Texture match camouflage late 1970s (original 'digital' camo)

Grey Havoc

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Oct 9, 2009
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The pattern, which resembles the blocky graphics from the computer game Minecraft, is a stark contrast to traditional variegated “organic” camo designs that militaries have employed since the 19th Century — schemes that use blotches of complementary colours to mimic foliage and other natural features. The boldly pixelated camo, which despite some initial reluctance has seen increasing use by military forces around the world, seems counterintuitive; nothing in nature is so rigidly shaped. But it does work, and its vastly improved performance even came as a surprise to the man — a US Army officer — credited with developing it 40 years ago.

“Well when I looked at the data I think my observation was something on the order of ‘holy crap’,” recalled now-retired Lieutenant Colonel Timothy R O'Neill, PhD, when we asked him about early tests of the camo.

In the late 1970s O’Neill suggested to the US Army that square blocks of colour would disguise an armoured fighting vehicle better than large blotches. His idea was to build a pattern that would work no matter how far the vehicle is from the observer. Large patterns work well at long distances, and small patterns are better at close range. But patterns made from small squares, or pixels, can be painted to mimic both. Close up, the small patches mimic natural patterns on the scale of leaves on a tree, but from farther away, the clusters of squares create a macro texture that blends with branches, trees and shadows.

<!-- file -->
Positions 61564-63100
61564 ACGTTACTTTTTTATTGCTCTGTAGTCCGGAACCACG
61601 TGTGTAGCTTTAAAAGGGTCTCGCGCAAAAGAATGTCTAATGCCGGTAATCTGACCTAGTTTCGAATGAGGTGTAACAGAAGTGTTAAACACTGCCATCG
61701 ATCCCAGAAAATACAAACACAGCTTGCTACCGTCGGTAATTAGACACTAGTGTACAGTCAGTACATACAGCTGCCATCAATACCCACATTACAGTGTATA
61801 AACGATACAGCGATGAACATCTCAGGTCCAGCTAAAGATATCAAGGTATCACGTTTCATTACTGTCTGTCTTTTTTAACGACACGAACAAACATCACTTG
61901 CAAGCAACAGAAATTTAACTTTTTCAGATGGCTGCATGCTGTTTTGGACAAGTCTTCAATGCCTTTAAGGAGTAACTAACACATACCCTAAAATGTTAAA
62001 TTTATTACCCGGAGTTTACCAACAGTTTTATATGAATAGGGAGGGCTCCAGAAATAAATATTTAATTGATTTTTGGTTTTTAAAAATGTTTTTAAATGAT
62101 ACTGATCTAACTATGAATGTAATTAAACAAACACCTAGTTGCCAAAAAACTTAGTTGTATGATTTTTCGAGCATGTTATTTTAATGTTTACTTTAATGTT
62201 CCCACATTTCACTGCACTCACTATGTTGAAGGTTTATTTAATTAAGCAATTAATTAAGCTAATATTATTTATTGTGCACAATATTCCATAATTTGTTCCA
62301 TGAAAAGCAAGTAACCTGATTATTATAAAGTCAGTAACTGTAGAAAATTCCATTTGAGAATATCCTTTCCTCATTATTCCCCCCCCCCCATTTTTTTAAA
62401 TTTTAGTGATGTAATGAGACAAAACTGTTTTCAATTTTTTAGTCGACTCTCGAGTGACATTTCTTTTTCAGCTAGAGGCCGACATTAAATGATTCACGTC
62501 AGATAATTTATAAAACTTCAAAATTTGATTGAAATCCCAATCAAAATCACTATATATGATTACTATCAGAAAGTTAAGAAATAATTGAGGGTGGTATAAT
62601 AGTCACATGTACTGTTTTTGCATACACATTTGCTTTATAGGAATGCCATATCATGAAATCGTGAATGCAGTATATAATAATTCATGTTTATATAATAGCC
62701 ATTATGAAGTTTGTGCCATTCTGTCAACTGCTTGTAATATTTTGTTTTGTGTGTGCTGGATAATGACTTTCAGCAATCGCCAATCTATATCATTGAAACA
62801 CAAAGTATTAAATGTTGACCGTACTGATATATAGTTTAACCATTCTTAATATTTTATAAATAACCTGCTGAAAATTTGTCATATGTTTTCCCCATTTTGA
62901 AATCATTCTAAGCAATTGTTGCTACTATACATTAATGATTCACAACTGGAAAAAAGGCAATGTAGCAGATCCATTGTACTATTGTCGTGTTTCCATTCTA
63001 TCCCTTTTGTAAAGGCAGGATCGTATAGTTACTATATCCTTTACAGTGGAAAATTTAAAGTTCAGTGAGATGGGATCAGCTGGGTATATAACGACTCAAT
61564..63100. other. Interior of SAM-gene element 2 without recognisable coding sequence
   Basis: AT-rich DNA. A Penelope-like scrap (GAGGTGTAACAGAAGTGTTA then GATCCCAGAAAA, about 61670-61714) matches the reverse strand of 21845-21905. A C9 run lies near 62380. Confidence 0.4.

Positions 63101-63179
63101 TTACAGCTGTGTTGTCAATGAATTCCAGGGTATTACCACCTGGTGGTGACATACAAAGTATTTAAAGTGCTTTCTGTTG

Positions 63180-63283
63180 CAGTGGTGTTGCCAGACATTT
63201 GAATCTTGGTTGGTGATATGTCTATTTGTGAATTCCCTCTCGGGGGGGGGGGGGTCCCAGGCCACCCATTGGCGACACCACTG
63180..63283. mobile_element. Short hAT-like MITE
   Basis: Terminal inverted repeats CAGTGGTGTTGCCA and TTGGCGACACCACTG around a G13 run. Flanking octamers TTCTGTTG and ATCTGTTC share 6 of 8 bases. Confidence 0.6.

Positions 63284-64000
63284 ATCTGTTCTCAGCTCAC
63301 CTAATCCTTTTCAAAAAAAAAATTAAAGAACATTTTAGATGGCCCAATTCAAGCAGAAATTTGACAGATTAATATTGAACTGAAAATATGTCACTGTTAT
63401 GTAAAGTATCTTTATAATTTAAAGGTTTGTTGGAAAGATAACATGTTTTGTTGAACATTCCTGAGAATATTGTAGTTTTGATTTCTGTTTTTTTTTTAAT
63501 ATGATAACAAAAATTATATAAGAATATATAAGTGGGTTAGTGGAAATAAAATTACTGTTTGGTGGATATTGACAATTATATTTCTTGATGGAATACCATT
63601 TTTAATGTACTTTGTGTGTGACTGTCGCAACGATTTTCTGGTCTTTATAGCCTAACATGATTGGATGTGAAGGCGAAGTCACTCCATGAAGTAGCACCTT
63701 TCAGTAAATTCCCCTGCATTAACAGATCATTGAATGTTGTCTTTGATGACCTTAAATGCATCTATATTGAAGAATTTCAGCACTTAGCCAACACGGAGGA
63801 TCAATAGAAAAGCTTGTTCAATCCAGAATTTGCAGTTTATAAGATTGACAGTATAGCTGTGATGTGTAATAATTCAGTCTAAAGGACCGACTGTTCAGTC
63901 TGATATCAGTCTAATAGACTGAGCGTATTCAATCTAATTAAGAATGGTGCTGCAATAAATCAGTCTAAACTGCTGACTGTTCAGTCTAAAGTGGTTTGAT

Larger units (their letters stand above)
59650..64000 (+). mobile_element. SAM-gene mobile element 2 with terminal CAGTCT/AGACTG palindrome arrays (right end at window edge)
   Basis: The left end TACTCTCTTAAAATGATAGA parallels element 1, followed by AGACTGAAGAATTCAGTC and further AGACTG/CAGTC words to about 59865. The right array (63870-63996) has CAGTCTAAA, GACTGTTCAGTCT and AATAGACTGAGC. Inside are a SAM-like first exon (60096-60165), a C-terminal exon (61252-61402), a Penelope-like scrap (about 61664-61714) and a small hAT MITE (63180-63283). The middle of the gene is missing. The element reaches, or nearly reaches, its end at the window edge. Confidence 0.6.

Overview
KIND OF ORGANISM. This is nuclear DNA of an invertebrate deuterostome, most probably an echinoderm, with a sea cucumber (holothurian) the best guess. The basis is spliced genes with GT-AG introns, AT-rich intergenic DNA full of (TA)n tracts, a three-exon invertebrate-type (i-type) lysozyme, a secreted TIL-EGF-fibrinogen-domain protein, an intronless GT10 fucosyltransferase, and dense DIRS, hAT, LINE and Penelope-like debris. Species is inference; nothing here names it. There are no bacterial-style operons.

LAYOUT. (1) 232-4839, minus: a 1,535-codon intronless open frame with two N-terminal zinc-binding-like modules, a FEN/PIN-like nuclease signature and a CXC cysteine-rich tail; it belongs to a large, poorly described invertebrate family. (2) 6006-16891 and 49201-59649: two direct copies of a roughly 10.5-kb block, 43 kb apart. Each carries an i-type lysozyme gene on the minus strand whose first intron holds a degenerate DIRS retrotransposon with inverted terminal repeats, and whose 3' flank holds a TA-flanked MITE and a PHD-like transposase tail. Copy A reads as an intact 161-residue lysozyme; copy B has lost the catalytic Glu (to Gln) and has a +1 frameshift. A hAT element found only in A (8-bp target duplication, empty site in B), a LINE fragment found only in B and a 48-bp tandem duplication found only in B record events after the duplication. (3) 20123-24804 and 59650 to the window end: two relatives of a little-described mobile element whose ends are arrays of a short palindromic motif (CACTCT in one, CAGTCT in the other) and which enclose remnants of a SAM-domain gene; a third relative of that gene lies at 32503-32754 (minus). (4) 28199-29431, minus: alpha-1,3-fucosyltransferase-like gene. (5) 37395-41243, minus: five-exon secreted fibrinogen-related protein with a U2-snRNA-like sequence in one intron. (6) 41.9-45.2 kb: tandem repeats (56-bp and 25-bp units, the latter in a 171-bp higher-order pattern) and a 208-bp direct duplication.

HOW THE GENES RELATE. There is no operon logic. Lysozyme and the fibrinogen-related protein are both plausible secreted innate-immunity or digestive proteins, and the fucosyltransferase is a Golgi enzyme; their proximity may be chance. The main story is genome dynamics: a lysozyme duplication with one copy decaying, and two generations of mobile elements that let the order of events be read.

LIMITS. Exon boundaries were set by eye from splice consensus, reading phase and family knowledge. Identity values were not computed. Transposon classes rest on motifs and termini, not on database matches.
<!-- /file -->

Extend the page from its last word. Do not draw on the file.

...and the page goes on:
“Computer graphics were starting to come to the fore at that time — manipulated digital images,” O’Neill says. “Some people were doing work with what's called coarse quantisisation, which is simply breaking things down into squares. And it occurred to me that this would be a good way to try to imagine the texture of a background.”

'Before', and 'after' images of first test model below.


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